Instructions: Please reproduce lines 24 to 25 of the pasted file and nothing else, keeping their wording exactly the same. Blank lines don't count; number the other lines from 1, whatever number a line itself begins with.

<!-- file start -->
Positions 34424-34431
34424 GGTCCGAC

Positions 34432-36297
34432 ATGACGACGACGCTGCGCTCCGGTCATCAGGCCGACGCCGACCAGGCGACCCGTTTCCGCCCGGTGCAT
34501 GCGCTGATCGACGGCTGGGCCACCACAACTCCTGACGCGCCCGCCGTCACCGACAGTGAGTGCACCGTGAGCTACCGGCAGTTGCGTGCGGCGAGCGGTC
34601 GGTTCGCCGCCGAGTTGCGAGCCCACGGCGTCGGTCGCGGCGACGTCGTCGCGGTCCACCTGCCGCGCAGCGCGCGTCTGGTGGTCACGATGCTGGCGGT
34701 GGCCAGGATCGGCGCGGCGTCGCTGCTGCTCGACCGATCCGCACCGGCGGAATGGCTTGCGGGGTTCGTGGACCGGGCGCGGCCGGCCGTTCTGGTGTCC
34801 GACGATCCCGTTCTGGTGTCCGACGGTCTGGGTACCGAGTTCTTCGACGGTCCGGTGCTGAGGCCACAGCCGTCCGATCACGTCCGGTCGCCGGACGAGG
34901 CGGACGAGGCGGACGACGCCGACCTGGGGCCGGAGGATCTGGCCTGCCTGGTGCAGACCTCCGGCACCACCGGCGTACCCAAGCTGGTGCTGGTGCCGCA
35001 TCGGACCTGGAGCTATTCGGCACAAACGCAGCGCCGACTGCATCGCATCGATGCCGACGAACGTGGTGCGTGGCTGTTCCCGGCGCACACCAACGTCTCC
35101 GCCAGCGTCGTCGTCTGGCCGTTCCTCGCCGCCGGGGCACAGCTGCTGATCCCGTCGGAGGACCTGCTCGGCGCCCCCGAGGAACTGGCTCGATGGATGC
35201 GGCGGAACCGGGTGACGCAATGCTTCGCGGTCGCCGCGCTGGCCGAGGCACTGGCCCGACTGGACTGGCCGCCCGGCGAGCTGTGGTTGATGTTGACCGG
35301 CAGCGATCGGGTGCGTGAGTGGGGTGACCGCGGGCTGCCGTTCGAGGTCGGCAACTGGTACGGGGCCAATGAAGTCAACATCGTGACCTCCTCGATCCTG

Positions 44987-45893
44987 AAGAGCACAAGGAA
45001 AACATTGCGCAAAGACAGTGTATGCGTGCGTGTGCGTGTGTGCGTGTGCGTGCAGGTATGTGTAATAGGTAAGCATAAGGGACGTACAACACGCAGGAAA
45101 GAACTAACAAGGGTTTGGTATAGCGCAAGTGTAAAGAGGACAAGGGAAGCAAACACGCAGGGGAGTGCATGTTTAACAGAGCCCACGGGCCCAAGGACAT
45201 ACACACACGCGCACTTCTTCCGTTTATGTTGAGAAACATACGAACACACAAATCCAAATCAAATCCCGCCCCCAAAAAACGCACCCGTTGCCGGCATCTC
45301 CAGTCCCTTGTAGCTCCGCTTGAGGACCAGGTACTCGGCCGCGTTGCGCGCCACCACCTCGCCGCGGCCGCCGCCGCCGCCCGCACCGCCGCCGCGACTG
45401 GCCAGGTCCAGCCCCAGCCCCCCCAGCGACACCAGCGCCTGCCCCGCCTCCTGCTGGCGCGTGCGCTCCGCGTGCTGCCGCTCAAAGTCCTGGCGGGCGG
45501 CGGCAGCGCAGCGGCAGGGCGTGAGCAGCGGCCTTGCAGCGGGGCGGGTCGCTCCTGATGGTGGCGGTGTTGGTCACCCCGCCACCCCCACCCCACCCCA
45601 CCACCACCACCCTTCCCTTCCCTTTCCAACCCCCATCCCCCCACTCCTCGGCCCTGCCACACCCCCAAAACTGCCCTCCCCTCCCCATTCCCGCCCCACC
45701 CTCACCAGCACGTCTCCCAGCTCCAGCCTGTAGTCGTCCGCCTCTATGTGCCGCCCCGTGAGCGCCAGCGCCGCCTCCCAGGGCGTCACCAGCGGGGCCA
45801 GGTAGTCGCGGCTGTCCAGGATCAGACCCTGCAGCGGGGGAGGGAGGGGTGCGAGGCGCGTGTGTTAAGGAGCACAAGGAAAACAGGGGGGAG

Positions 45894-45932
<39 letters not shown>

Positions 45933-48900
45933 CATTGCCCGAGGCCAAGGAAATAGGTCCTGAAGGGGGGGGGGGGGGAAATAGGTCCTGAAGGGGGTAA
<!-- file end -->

45801 GGTAGTCGCGGCTGTCCAGGATCAGACCCTGCAGCGGGGGAGGGAGGGGTGCGAGGCGCGTGTGTTAAGGAGCACAAGGAAAACAGGGGGGAG

Positions 45894-45932